iconnumber posted 01-08-2005 11:16 AM     Click Here to See the Profile for swarter     Edit/Delete Message   Reply w/Quote
If the initials VCV refer to a club or organization which may have issued the case to its members, rather than representing an owner's name, finding the group might provide a time frame. I went through the first 10 pages of the 83,400 Google entries, and found only a Swiss bicycle club with those initials - obviously not a pilot's or aircraft owner's organization - but somewhere in that list may lie the answer.

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Scott Martin
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Posts: 11377
Registered: Apr 93

iconnumber posted 01-08-2005 02:05 PM     Click Here to See the Profile for Scott Martin     Edit/Delete Message   Reply w/Quote
The following is just some casual investigation ... as such, I welcome a more knowledgeable person's correction or affirmation.

In the early years the US Army Air Service or Army Air Corps was not really that well organized. Its insignia, the winged propeller badge seems to have been introduced during World War I. In 1926 the Air Service was reorganized as an Army branch, and was renamed the US Army Air Corps (USAAC) In 1947 the Air Force became a separate armed service.

I have also seen other countries using very similar winged propeller insignia.

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Kimo

Posts: 1597
Registered: Mar 2003

iconnumber posted 01-09-2005 12:29 PM     Click Here to See the Profile for Kimo     Edit/Delete Message   Reply w/Quote
Interesting thought on Marathon Oil Company. I just did a quick search on the history of Marathon Oil and found that they didn't start using this as their name until 1962 - before that they were the Ohio Oil Company. As such I would not think that this would be related to them as it is definitely older than that.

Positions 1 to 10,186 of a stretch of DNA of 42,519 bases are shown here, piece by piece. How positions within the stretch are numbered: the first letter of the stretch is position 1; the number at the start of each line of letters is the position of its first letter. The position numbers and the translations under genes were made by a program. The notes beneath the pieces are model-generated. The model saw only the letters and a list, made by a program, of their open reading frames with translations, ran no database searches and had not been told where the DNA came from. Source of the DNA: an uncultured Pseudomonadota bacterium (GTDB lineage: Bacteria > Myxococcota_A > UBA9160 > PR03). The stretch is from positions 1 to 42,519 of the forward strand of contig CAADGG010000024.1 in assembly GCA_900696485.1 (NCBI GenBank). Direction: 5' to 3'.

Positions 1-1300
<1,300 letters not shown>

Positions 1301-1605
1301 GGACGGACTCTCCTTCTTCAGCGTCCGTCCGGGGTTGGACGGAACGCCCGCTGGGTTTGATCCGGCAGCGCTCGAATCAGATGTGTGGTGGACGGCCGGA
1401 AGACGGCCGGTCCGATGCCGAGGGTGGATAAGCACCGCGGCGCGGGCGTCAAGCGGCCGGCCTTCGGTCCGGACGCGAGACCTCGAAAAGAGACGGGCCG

On the engraved initials, I hadn't thought of VCV, my first impression was they might be JEL, but I'm never very good at these things and the first initial could be either J or V, the second could be either C or E and the last could be L or V. I also hadn't thought of their being an organization rather than the owner's but you are right that it could be either. My initial thought was that this would have been a personal item of a pilot during WW I or WW II that would have been kept in his inside breast pocket of his uniform and jauntily pulled out with a flourish when he was going to "have a smoke". Given the lack of a personal inscription I would think that it would more likely have been something he might have bought for himself rather than it being a gift, but not necessarily.

The winged propeller was used as the collar insignia for army aviation officers starting in 1918 and through WW II. I'm not sure when they stopped - I think it was around 1947, but it was shortly after WW II when jets came into common use and officers didn't want to appear to be outdated. You can even find these old insignia from after the war where some officers had the propellers cut off by jewelers leaving just the wings.

The one on this cigarette case is definitely based on the U.S. versions rather than the ones some other countries used, and it seems to have attributes of both the WW I style with a relatively short propeller compared to the wing span, but also some WW II aspects such as the style of feathering in the "shoulder" area of each wing. As such, and judging only by the gold winged propeller, it could be anywhere from 1918 to the inter-war years to WW II in age. The odd thing about the winged propeller is that this one is all in gold. The version used by the U.S. Air Service in 1918 and through the U.S. Air Force in the 1940s always had the wings in silver and the propeller in gold. The other version you sometimes see in WW II vintage ones are all silver versions which were ones that were used by the Civil Air Patrol officers and by the Women's Airforce Service Pilots (WASPs). All gold flight insignia were the domain of U.S. Navy officers but they didn't use a winged propeller - they used (and still do) a winged shield backed by an anchor insignia. My guess is the one on this case is a jeweler's interpretation rather than trying to be an exact reproduction, which makes me think it may more likely be an earlier date since there was a lot of confusion and creative variation at that time as to just what the insignia was supposed to be.

One more thing to add about this case is its size - the outside dimensions are three inches high by four inches wide and the inside could accomodate cigarettes of no more than "two and three-quarters of an inch" long. I'm not an expert on old cigarettes, but perhaps this might help date it? Did cigarettes change size over the years from the teens to the 1940s?

Many thanks again for your thoughts.